Who said so?
About two weeks ago a lithe young man pushed a surfboard into the ocean, past a crashing wave and out towards the kelp beds. I was sitting on top with a paddle. As soon as he had let go I started paddling, as instructed, and then waited in the calmer waters beyond the surf for both the lithe young man, my teacher for the day, and my fellow student. Once we were all gathered we were further instructed to paddle some, to achieve momentum, and then get up on the board and continue paddling while balancing against the waves.
“Balance is not really my forte,” I told the lithe young man. He smiled at me and asked me to just not think about it and look at the horizon while I tried to get up and paddle.
I tried it once, thinking hard about which muscles I would need to get up and balance. I fell into the water before I had managed to squat on the board.
I tried it again and actually stood up and then started to think about what I needed to do to balance against the rolling waves beneath me. I fell again.
But the third time something had changed, I had paddled closer to the kelp beds and was looking at them trying to discern fish as I got up and paddled. And paddled. And paddled. It took ten strokes for my head to catch up and tell me that, actually, I have no balance. I fell back into the water.
I laughed at my self and how silly I must look to my sister on the shore, standing well and then falling with no apparent reason. And then, because I keep thinking even when I am sitting in the water clinging to a surfboard and laughing, I started questioning myself.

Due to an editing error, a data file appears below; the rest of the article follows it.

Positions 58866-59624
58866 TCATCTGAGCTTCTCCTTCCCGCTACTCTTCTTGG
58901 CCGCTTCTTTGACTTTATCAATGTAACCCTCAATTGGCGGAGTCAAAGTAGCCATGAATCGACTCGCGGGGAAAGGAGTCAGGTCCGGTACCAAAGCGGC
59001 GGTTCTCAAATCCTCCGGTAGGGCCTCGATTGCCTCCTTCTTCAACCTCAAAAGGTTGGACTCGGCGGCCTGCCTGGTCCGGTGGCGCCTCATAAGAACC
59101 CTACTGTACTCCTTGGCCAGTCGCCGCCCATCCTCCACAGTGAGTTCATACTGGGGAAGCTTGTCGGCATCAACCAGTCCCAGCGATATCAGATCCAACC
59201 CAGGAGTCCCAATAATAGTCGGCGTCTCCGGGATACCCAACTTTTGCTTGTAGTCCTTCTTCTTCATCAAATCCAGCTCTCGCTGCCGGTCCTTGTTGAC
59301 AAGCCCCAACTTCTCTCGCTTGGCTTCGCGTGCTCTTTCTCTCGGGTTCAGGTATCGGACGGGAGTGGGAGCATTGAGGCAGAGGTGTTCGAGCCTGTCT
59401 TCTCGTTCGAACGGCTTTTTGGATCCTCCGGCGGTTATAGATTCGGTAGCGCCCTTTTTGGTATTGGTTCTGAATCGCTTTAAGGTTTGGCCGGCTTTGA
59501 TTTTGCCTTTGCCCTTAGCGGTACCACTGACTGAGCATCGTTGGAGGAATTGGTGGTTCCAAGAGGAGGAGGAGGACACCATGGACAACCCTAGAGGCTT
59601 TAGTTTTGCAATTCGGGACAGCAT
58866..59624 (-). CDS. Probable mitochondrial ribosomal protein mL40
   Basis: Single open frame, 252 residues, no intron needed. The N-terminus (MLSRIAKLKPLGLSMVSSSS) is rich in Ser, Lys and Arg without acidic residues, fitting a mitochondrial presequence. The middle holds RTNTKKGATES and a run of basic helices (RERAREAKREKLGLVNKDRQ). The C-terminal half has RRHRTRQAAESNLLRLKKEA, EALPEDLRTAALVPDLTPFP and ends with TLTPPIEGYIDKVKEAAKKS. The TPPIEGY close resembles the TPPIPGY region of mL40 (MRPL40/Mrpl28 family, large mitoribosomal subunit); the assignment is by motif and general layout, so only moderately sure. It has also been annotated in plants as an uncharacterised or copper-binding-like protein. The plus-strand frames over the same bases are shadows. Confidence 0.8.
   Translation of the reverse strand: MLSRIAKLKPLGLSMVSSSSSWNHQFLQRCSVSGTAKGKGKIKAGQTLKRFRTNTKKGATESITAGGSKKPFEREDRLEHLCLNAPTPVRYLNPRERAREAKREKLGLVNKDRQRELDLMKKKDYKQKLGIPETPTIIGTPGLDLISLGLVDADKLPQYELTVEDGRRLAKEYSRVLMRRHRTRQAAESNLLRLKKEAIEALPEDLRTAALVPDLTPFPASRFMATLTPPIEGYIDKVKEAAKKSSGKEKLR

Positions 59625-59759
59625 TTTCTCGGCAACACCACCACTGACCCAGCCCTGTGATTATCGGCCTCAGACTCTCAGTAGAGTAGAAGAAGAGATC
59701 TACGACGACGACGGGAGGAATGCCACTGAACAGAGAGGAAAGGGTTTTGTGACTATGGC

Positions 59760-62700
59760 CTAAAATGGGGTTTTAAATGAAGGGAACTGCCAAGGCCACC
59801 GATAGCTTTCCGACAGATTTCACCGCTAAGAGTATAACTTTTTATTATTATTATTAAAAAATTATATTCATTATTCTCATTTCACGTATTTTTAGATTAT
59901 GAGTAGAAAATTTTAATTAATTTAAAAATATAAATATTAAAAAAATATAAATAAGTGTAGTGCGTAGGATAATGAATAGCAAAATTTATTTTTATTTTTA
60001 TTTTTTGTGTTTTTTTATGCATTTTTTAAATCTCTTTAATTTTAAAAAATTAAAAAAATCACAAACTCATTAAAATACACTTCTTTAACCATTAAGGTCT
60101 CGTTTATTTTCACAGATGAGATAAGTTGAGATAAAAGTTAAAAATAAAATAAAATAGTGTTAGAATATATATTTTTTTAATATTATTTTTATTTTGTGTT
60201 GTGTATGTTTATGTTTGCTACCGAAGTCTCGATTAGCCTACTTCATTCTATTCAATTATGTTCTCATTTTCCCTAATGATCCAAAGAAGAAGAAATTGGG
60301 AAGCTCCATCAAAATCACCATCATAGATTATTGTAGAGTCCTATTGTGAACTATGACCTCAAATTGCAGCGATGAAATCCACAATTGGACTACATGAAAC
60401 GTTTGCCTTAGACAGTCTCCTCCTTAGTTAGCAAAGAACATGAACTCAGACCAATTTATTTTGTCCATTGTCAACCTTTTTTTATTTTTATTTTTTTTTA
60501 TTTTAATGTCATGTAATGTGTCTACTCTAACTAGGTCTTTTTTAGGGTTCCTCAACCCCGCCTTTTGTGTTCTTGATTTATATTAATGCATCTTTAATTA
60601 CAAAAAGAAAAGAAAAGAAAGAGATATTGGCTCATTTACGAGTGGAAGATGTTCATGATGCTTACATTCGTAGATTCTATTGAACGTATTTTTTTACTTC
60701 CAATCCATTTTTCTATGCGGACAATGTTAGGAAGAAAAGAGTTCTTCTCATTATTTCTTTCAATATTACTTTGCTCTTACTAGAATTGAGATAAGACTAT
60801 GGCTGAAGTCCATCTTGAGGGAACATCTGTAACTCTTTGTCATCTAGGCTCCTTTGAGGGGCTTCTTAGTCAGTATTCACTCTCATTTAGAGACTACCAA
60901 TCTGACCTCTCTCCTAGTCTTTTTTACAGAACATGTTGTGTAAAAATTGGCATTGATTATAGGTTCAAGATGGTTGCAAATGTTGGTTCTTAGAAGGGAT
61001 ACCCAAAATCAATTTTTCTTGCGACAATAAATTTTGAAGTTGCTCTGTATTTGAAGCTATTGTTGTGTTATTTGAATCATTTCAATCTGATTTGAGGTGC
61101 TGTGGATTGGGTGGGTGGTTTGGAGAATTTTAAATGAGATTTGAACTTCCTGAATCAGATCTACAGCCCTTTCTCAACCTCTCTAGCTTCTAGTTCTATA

“What makes you say you can’t balance? Who said so? And doesn’t the evidence point the other way?” The facts are that I did just stand up and paddle for a bit until my mind told me I couldn’t, I am often clumsy because of inattention and can’t stand up in Tree Pose, or Nataraj, but I can also draw finely detailed pieces. Evidence it seemed was inconclusive.
“What happens if I just assume that I am telling myself a story and that in fact the only reason I can’t balance is because I tell myself that I can’t?”
I got up on the board again. I stood up and paddled. I paddled over the kelp beds and around my little group, with the lithe young man smiling sweetly. I enjoyed the new perspective I had of the beach. I relished the silence. And when my legs were aching from the unusual exercise I sat back down on the board. It seems my assumption was correct.
Once I got over the paddle boarding induced muscle ache in my legs I reexamined my relationship to balancing in one legged yoga poses. Sure some of the muscles that I need could be better developed, but all in all I have no actual problem with balance, outside of my mind telling me I do.
My question at this point is how do I know what is just a story I am telling myself and what is actual fact. The answer to “Who said so?” is probably a good first indicator, as would be any thought that very insistently tells me that no I can not do this, I am waaaay to stupid/unathletic/etc.
While it may seem a lot of work to reexamine your assumptions about yourself again and again, that kind of work carries with it a whole lot of freedom and possibility. Just think what I could do if I weren’t tied down by that one story from way back when that always pops up if I try to do that thing.
What stories do you tell yourself? and how do you deal with them? Join me in comments!